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- Tue Feb 06, 2007 1:17 am
I'm 27 years old. One month ago, while playing basket I felt a sharp pain in my testicle, but didn't think about it because i though i just pulled a muscle. Then, while I was performing self exam i found a lump under my testicle, but it is not connected to the testicle itself. It feels like a tube and it gets hard when i'm standing and soft when i'm laying down. I feel discomfort (emotional and physical) because it's something down there. This got me worried, so I went to see my doctor and he performed a thorough physical exam. He told me that i should not worry about it because its not on my testicle and he suspect that it is hydrocele or spermatocele. He also said that it looks like its swollen, but some part of it was healing. He suggested to wear scrotal support and put ice pack on it when it hurts. I ask for treatment, but he said it's best to leave it alone.
I was relieved, but then when i looked it up online i saw some different things that may cause this problem and It made me worried again especially TC. So, the following week, I saw a different doctor and told him my situation and told him the what the first doctor told me. He again performed the same physical exam and he said the same thing and told me if it gets bigger like a walnut, I should come back and see him, but he said i should not worry about it because men get this type of thing and he said he sees this type stuff all the time.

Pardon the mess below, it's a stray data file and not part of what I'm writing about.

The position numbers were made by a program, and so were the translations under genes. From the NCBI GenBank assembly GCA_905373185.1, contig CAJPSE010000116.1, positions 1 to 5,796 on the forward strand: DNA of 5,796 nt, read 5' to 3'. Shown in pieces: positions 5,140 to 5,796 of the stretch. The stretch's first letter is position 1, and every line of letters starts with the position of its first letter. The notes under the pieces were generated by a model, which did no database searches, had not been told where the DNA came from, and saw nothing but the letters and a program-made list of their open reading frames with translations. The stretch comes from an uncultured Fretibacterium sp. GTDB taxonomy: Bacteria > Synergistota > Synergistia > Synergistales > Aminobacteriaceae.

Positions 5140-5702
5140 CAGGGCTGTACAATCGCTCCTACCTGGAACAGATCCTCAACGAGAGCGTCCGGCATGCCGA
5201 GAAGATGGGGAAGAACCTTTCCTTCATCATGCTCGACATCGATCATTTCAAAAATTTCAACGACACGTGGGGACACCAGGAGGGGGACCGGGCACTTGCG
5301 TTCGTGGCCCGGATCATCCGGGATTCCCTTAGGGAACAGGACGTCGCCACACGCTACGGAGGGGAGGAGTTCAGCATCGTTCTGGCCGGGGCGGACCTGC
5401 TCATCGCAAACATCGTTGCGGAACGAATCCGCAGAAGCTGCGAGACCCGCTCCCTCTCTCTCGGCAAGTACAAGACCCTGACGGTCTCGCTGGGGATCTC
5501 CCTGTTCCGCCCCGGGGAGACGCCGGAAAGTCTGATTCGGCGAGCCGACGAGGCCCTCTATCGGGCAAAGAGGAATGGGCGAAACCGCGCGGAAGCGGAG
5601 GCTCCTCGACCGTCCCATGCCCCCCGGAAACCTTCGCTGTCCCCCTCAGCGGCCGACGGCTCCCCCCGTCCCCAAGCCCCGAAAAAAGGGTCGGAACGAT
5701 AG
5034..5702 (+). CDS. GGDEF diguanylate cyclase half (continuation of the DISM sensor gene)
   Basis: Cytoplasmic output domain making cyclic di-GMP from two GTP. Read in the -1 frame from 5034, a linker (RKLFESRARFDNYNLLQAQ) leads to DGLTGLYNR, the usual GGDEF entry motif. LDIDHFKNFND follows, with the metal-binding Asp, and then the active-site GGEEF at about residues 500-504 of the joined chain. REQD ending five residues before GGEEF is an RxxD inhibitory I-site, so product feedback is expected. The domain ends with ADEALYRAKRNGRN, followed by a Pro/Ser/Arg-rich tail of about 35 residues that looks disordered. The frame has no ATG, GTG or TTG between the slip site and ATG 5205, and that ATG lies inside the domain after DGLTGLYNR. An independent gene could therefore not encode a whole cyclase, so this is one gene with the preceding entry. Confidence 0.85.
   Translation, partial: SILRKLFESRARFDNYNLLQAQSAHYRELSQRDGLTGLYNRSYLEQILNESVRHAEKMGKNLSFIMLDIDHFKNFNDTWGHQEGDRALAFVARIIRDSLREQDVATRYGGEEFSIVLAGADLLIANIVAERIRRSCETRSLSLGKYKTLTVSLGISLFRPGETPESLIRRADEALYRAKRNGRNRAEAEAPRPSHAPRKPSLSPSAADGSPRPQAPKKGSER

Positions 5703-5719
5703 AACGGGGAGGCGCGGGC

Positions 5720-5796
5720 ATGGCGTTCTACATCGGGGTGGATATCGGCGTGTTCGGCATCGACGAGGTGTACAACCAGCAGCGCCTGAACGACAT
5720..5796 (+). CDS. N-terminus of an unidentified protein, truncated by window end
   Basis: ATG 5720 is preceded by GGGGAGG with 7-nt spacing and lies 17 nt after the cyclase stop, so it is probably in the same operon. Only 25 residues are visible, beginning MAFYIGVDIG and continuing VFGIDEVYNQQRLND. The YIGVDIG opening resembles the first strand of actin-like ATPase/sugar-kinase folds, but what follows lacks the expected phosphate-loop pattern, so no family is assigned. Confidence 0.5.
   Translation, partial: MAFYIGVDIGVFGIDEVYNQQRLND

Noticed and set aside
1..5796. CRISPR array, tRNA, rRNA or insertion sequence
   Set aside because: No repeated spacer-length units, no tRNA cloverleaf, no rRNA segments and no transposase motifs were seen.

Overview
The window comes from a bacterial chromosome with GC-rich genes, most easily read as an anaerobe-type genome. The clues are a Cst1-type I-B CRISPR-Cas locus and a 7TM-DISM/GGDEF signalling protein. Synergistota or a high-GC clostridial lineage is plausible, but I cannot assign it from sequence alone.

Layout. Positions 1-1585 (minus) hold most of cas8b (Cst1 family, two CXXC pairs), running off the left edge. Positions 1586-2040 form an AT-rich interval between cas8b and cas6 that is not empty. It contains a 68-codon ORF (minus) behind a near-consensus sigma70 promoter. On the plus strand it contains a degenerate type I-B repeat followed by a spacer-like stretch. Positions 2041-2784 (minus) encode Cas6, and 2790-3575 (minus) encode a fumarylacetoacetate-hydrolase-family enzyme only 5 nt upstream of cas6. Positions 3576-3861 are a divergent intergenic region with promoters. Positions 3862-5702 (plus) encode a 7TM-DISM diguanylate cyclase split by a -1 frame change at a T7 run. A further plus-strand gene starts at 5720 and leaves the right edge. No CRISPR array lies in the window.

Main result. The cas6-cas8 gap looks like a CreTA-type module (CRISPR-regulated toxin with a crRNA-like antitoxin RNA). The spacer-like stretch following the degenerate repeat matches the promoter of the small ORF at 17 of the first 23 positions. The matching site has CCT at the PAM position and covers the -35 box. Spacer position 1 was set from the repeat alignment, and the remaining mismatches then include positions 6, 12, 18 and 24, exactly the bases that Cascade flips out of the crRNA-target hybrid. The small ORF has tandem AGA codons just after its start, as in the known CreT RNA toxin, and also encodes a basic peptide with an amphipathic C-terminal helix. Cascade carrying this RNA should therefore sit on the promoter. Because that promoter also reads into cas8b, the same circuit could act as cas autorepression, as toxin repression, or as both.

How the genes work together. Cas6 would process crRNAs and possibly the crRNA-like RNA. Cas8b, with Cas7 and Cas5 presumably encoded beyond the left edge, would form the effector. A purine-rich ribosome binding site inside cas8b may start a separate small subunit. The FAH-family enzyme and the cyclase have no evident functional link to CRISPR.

My main concern is that while doing research online, most site recommend to get ultra sound, but my doctor never recommended that. Should i worry about it ? Should I see a third opinion? Oh yeah, they are military doctors. I know how comparable their experiences are from a regular civilian doctors.
| Dr. Safaa Mahmoud
- Tue Feb 06, 2007 1:26 pm
Possible causes of scrotal swelling include inguinal hernia, , hydrocele, varicocele and cancer. Other causes that are less common in adults include lymphedema, and a spermatocele.
- Hernia: It Occurs when the local support tissues weaken, allowing loops of the bowel to slip from the abdomen into the groin. Usually, the pain and may be a bulge when standing upright, movement, or bearing down are present.
- A varicocele is a dilatation of the veins within the scrotum. Varicoceles are commonly seen on the left side than in the right due to different anatomic factors. Varicocele can lead to discomfort around the testicle, rather than actual pain in the testicle itself.
- A hydrocele is a bag of clear fluid that collects in a sac around the testicle and may be the result of a direct injury. Alternatively, it can occur spontaneously in the remnants of an embryonic sac that remains formed around the testicle from birth.
Small hydroceles may hardly be noticed and often resolve without treatment.
- Testicular cancer usually affects only one testicle. It rarely presents with pain or discomfort in a testicle or the scrotum.
Clinical examination is essential for the diagnosis.
Hydroceles and spermatoceles are diagnosed by "transillumination," a technique in which a light is applied to one side of the scrotum the scrotum.
If the mass transilluminates, this means it is filled with a clear serous-fluid and a hydrocele or spermatocele are the cause. Other causes like varicocele and cancer do not transilluminate.
Testicular ultrasound may be needed to confirm the diagnosis.
I advise you to follow up with your doctor.